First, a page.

defends slowdown of unlimited customers' data to FCC
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[August 05, 2014]
By Marina Lopes and Alina Selyukh
WASHINGTON (Reuters) -
Verizon Communications Inc defended its decision to slow
data downloads for some customers using older unlimited
data plans, telling U.S. regulators it was a "widely
accepted" and lawful part of network management.
In a letter dated Aug. 1, Verizon responded to U.S. Federal
Communications Commission Chairman Tom Wheeler, who last week wrote
Verizon Wireless Chief Executive Dan Mead to say he was "deeply
troubled" by Verizon's plans.
In July, Verizon said high speed wireless customers who subscribe to
the company's legacy unlimited data plans might experience slower
speeds starting Oct. 1.
The company has a similar policy in place for customers on its
slower 3G network.
"The type of network optimization policy that we follow has been
endorsed by the FCC as a narrowly targeted way to ensure a fair
allocation of capacity during times of congestion," Kathleen Grillo,
senior vice president of federal regulatory affairs at Verizon, said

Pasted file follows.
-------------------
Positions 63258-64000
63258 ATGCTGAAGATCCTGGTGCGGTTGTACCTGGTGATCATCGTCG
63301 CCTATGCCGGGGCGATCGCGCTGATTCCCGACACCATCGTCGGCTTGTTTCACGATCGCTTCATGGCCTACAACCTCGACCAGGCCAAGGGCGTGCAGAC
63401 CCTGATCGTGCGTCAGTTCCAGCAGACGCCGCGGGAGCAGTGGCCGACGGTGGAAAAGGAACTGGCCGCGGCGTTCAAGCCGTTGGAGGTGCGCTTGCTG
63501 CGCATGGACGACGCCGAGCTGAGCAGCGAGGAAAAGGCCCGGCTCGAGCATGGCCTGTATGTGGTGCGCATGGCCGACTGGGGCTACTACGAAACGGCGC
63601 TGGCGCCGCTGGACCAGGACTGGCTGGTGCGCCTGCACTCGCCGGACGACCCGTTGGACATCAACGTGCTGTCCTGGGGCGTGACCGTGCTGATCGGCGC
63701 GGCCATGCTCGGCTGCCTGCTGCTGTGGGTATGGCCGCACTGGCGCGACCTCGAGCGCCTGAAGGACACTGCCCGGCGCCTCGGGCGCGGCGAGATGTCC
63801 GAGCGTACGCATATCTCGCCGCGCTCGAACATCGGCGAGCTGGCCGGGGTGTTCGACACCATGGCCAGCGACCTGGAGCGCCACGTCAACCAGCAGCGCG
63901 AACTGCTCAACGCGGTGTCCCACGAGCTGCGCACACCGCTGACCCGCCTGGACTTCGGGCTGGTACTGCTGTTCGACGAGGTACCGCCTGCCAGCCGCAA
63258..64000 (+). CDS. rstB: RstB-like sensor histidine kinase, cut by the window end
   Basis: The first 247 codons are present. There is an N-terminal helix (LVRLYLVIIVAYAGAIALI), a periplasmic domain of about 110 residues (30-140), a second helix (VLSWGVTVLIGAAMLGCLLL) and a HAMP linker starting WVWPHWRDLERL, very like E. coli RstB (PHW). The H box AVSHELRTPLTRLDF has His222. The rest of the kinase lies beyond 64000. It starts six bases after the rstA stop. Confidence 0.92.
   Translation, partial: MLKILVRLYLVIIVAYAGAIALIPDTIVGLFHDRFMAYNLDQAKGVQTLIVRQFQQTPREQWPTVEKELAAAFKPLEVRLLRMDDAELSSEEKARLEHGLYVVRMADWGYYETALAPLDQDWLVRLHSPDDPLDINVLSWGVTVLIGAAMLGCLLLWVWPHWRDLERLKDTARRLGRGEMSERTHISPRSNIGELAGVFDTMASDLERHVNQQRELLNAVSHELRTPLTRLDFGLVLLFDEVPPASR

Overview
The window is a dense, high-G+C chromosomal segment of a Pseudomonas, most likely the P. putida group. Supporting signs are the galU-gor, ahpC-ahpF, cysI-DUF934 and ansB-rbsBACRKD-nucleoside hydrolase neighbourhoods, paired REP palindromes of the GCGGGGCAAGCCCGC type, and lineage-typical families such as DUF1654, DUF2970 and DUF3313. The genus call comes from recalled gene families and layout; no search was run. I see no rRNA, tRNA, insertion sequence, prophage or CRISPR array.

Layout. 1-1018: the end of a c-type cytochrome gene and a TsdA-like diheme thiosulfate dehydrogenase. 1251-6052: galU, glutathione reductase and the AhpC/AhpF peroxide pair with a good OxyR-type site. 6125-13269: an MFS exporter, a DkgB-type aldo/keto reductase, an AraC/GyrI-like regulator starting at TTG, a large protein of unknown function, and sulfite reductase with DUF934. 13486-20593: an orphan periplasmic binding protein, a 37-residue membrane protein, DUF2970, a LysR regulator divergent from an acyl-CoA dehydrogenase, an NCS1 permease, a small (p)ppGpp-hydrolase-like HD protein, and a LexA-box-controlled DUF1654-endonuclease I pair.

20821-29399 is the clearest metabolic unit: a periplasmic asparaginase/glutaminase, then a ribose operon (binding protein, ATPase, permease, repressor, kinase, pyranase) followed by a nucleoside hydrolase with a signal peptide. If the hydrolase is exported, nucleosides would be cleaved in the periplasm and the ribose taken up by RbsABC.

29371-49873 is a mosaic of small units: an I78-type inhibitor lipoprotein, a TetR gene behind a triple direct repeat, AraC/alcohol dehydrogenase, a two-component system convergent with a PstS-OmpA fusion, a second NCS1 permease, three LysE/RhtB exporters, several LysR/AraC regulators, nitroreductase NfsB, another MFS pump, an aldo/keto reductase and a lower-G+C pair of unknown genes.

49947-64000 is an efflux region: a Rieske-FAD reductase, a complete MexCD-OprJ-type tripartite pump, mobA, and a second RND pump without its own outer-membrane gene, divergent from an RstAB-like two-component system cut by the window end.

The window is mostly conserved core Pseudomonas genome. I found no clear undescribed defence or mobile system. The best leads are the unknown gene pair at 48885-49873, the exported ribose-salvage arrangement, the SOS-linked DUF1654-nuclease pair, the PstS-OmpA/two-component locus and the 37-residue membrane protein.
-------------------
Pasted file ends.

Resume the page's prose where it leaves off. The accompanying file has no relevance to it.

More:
in the letter.
"In short this practice has been widely accepted with little or no
controversy," Grillo added in the letter, a copy of which was
obtained by Reuters.
Verizon, the largest U.S. wireless carrier, noted that the practice
of slowing down certain users' networks in order to prevent
congestion has been widely used by broadband providers and its
"We absolutely know that it was the right thing to do and we know
that it was in line with the FCC's principles," Mead said on Monday,
in a meeting with a group of journalists.
Wheeler's reprimand of Verizon came as he is seeking to establish
himself as a strong defender of web users' interests and someone
prepared to punish Internet service providers whose business
practices may hurt consumers or competition.
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His efforts follow the FCC's proposal of new "net neutrality" rules
that guide how broadband providers manage web traffic on their
networks, which has drawn fire from consumer advocates, the public
and some Internet companies.
Verizon added that while its high speed network has great advantage
over its slower 3G network, its capacity remains shared and limited.
Verizon stopped offering unlimited plans in 2012. U.S. wireless
carriers have been working to shift their increasingly data-hungry
subscribers onto tiered pricing plans, which charge customers for
specific amounts of data they agree to consume.
(Reporting by Alina Selyukh in Washington and Marina Lopes in New
York; Editing by Tom Brown)
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